Perhaps this morning’s most dour news comes from the great state of Texas. A just released paper from Emily Ryder Perlmeter, Anna Crockett and Garrett Groves at the Federal Reserve Bank of Dallas examined the consumer use and timely payment of “four major loan types in Texas: mortgage, credit card, auto and student.” After analyzing an Equifax data set, the paper’s authors conclude that “although there has been a decline in overall serious delinquencies since the Great Recession, recent years have seen increases in significantly late payments for car and student loans in the state.”
Overall Credit in Texas
According to the study, 86.6 percent of Texas adults had a credit file and credit score in the Equifax dataset as of 2017. This is down from 92 percent in 2006. Of course, the absence of a credit score with one of the three major credit bureaus can exclude an individual from credit access and from full participation in the economy. The authors surmise that Texas’ higher rate of credit invisibility is likely due to its “comparatively young and racially diverse demographics, large immigrant population, relatively high poverty rate and southern geographic location.”
Full participation should have particular resonance for credit unions. Just this week, Chairman Hood offered that his own guiding principle is: "What can we do in Washington to help federally insured credit unions to serve your members better; to improve your product lines; and make a difference in the lives of your people and your communities?"
According to Equifax’ risk scoring in the state, summarized in Chart  below, the majority of Texans with a credit report are prime borrowers, with just under 30 percent considered in the riskier subprime or deep subprime categories, with scores below 620.
Historically, Texas has enjoyed a relatively low delinquency rate on auto loans. Since about 2015, however, the serious delinquency rate for car loans in Texas has slowly risen. And, the Dallas Fed study finds that, as of Q4 2018, rates are nearing their recession peaks. Because consumers often prioritize car loan payments above other loans, a rise in delinquencies can be cause for concern. The study’s authors offer that “this trend implies that some consumers are still struggling despite an otherwise strong economic climate.”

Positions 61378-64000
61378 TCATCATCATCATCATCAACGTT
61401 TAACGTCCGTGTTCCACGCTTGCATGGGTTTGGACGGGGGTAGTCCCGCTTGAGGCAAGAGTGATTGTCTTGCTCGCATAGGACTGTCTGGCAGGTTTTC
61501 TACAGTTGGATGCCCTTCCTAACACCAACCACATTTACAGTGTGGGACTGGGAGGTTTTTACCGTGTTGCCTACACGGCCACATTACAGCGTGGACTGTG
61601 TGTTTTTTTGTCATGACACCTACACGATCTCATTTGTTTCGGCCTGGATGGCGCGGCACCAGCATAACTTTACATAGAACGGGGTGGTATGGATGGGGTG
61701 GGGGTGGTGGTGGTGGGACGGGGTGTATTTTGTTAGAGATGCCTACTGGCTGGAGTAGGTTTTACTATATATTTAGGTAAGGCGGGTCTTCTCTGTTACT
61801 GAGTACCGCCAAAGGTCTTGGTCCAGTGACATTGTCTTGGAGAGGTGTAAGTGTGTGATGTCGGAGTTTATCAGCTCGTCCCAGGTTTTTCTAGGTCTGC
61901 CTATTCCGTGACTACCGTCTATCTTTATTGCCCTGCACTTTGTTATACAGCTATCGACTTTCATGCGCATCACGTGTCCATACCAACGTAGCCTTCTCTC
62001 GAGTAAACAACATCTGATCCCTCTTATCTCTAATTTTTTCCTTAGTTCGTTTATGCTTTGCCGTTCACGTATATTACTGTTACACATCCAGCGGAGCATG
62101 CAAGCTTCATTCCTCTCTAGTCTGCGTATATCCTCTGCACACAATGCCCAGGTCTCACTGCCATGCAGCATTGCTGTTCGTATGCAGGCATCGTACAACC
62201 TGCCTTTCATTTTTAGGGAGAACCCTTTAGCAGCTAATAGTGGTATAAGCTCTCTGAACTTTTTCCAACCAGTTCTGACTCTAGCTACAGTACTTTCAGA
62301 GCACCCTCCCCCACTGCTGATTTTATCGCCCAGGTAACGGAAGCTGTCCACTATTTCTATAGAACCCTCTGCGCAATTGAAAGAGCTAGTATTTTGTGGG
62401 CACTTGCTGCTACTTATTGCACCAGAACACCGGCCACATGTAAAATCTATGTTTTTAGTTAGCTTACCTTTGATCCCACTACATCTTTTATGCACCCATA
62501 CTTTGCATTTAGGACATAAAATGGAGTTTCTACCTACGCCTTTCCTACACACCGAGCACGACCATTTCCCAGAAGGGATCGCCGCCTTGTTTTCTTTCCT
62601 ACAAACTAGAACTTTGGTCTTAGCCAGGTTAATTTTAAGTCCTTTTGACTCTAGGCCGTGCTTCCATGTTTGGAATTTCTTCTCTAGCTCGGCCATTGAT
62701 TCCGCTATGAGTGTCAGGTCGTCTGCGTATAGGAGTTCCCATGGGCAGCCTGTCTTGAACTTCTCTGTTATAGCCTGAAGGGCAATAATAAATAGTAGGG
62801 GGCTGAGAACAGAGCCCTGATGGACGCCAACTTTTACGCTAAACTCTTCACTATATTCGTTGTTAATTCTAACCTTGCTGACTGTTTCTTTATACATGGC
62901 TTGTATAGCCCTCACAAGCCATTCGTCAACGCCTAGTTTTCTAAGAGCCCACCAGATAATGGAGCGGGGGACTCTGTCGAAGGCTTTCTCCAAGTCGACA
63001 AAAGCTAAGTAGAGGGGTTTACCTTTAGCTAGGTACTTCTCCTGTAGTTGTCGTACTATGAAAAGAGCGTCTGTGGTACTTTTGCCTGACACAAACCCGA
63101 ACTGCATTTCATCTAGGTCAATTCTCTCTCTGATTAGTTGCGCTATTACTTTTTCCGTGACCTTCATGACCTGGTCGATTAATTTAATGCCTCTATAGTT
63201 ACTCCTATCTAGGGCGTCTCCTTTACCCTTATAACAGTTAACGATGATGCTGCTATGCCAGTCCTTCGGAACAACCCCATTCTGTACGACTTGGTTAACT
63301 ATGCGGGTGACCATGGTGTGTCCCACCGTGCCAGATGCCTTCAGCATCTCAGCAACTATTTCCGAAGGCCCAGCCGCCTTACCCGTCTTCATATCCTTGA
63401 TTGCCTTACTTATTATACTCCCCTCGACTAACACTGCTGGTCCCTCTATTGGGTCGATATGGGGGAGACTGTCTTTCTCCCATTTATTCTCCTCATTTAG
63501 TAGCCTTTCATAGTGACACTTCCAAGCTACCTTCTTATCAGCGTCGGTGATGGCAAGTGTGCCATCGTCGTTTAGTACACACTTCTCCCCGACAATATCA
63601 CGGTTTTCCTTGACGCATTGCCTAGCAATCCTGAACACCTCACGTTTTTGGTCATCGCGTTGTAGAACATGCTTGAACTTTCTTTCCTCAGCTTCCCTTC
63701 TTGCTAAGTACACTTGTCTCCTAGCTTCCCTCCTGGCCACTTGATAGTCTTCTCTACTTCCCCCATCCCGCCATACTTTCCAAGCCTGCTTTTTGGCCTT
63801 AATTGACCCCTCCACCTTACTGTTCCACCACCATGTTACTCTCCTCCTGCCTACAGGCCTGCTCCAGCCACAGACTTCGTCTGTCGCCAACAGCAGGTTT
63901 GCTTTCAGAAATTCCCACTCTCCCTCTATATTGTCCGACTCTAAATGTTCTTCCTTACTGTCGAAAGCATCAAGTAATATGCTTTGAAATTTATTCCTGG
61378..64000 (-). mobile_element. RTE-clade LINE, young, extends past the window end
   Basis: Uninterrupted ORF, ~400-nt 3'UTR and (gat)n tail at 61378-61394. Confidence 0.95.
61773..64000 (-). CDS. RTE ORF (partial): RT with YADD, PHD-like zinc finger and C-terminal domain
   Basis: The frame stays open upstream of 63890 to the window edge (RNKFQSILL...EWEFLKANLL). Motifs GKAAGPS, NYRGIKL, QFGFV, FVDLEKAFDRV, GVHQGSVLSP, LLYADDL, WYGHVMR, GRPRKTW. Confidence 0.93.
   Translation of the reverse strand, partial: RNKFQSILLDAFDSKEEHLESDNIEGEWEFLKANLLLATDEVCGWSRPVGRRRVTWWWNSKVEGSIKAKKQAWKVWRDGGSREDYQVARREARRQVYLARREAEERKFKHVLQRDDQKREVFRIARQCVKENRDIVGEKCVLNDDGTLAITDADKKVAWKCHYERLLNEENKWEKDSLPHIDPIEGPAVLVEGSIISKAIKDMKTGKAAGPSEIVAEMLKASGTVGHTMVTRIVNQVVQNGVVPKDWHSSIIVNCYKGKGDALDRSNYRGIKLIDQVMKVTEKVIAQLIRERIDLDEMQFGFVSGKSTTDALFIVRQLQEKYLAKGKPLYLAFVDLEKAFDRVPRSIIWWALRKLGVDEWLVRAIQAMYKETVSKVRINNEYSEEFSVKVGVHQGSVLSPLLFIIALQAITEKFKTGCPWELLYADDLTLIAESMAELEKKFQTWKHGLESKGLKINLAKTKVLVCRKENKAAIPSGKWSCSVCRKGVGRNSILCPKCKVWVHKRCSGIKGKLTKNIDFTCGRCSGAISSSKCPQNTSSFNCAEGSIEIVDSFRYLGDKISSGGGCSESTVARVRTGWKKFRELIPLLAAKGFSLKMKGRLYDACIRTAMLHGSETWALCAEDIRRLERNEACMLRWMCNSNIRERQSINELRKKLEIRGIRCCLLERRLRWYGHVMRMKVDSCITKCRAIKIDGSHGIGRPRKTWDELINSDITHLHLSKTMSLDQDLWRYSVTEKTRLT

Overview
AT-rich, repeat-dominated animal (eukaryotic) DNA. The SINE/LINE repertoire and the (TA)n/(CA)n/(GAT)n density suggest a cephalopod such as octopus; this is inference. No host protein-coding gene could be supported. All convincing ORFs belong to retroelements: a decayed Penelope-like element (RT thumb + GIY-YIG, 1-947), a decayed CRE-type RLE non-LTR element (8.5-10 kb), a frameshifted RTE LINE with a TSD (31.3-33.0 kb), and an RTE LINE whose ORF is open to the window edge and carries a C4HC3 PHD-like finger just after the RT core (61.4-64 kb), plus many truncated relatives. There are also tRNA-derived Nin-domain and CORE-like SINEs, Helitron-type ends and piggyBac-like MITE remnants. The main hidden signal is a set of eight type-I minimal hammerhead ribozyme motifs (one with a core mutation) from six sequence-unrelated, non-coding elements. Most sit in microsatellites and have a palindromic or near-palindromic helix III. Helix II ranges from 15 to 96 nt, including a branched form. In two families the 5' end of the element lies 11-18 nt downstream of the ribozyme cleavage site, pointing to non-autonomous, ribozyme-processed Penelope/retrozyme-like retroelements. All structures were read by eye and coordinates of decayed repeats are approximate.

According to the study, the Texas subprime serious delinquency rate reached 16.7 percent at year end 2018. This is eerily close to the 2010 recessionary peak of 18.2 percent. And, it is quite alarming in light of the relative health of the overall economy. According to a recent Wilary Winn study, auto loans, which comprised 5.82% of the US’ total consumer debt at Q1 2010, increased to 9.36% of total consumer debt by Q1 2019. Yet, New York Fed researchers noted that, in the midst of a healthier economy, a rise in auto delinquencies suggests that “not all Americans have benefited from the strong labor market.”
As Chart  below illustrates, total auto loan growth has been slowing across Texas credit unions over the past several years.
As Chart  shows, the overall auto delinquency rate among Texas CUs is yet to show signs of any troubling increase. In fact, at the end of the second quarter, the auto loan delinquency rate for Texas CUs stood at 0.5%, well in line with historical norms.
Delinquencies vary significantly by lender type. For example, according to Wilary Winn estimates, as of Q1 2019, credit unions held 29.75% of the outstanding auto loan debt, but only a 10.15% share of 60-day delinquent auto loans. Finance companies, by contrast, held a 17.06% share of these loans and more than 4 in ten (41.49%) of such loans more than 60 days delinquent. The auto loan 60-day delinquency rates were 0.23% for credit union lenders, 0.63% for bank auto loans, 0.59% for captive auto division loans, and 1.64% for alternative finance auto loans. These rates make sense when one considers that alternative finance lenders have a propensity for lending to riskier subprime borrowers.
Any uptick in auto delinquencies will warrant very careful monitoring by Texas credit unions, however. As Chart  below illustrates, as of June 30, 2019, the average credit union in the state had 49.76% of its loans in autos. For 335 of the state’s 448 CUs, auto loans comprise the majority of the loan book. More broadly, the share of all auto loans — both new and used — in the average credit union loan portfolio across the country dropped to 34.7% in Q2 2019, down from 39.8% in Q2 2000.
Aside from the concentration risk, the average auto loan in Texas is now more than $17,200 and the yield on loans has been steadily decreasing in the state in recent years.
As a whole, the state’s CUs sport a healthy 11% net worth ratio (NWR), which suggests that there are rather ample stores of capital to weather a little auto storm. A prolonged deterioration might be a whole other story. And, for those CUs with a less robust NWR, additional capital could shore up the balance sheet.
Finally, because so many experts view car loan delinquencies as a bellweather for the overall economy, further observation of these trends is certainly warranted beyond the great state of Texas.